ONC’s first public event under the new administration was very well organized and run. Eight leading health information exchange incumbents were able to describe their current approaches and plans, the patient advocate position was clearly stated, and a nice synthesis of the issues raised by the trusted framework approach to interoperability was prepared by a consulting organization. Much to ONC’s credit, they went out of their way to provide access and public comment to an extent that is unprecedented in my experience. Slides and recordings will be posted soon and a 30-day comment period runs through August 24. Kudos to ONC.
The proceedings raised a lot more questions than answers and, from my perspective, call into question the whole approach to interoperability that we’ve inherited from the HITECH-era ONC.
- Algorithmic (and coercive) patient identity matching has no solution in sight
- Interoperability between HIPAA and non-HIPAA entities has no solution in sight
- Different frameworks with different governance principles can only interoperate at a lowest common denominator, frustrating both clinicians and families
- Identity proofing of patients confuses pretty much everyone
- All agree that accountability is important but nobody proposed how patients can hold anyone accountable for anything
- Incumbent systems are built around clunky document exchange instead of modern APIs and API Task Force principles
- There is no consensus on who will pay the rent the health data brokers are seeking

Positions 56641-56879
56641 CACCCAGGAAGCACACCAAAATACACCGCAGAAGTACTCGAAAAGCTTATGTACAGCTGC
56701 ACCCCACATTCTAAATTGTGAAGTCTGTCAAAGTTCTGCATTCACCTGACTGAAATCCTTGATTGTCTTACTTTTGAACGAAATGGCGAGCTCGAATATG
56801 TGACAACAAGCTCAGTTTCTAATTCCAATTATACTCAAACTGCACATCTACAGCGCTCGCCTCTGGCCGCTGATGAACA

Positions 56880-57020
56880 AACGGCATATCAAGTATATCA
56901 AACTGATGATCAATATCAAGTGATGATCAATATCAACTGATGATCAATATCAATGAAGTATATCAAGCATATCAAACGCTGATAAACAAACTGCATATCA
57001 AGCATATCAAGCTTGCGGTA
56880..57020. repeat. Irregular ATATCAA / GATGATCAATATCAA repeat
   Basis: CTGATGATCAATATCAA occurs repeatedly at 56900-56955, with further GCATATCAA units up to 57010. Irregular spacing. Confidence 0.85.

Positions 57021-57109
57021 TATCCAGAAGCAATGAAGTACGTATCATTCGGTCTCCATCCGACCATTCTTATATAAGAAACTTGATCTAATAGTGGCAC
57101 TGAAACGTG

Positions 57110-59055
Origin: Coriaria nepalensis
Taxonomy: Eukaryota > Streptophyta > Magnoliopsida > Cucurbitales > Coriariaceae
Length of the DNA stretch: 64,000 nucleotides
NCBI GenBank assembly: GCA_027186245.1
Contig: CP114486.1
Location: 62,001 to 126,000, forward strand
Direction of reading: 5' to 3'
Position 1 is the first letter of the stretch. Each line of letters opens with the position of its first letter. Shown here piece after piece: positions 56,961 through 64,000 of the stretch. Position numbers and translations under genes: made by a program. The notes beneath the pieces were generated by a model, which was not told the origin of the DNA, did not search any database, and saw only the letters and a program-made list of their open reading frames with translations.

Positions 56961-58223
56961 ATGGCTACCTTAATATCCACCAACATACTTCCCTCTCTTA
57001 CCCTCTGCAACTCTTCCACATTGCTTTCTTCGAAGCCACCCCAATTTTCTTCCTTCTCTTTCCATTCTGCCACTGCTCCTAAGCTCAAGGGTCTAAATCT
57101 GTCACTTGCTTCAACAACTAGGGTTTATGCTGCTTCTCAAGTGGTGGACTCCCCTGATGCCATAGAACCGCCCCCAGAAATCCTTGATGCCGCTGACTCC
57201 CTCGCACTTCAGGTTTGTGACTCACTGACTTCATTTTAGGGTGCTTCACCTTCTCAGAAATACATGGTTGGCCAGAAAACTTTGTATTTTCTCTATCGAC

- Patient access is an afterthought for most of the data brokers and no solution seems to be in sight
- The 21st Century Cures goal of a Longitudinal Health Record was not mentioned by anyone at all
By contrast, in the patient perspective presentation by Cynthia Fisher, we heard a call to turn the interoperability problem on it’s head: to start with the patient and caregiver not the provider and EHR vendor. “We paid for it already…we own it and should have it”, she said.
ONC now faces an unenviable choice. Do they “stay the course” as DirectTrust is asking or do they abandon an interoperability strategy that has failed by almost any objective measure? Am I posing a false dichotomy?
As discussed in an earlier post, there are examples from law enforcement and consumer finance where intermediaries serve a valuable role in information exchange. In healthcare, these roles correspond to registries such as prescription drug monitoring programs (analogous to a “do not fly” list) and relationship locator services (analogous to the three credit bureaus), respectively. Coercive public health registries and voluntary relationship surveillance agencies are certainly needed but they are hardly a model for a broad patient-centered healthcare model that spans HIPAA, non-HIPAA, and family-caregivers principals.
An administration trying to reduce regulations while driving toward practice innovation to enable consumer choice and to reduce costs cannot afford to be bogged down in another 7 years of trying to invent new governance mechanisms to enable rent-seeking intermediaries. Health data interoperability needs to build on patient-directed exchange and plan for a longitudinal health record as an outcome. We may not even need new regulations to move in this direction. The patient right of access under HIPAA as documented by the Office for Civil Rights and API Task Force could be enough. Let’s turn away from would-be intermediaries looking to define “trust” as something they can sell you.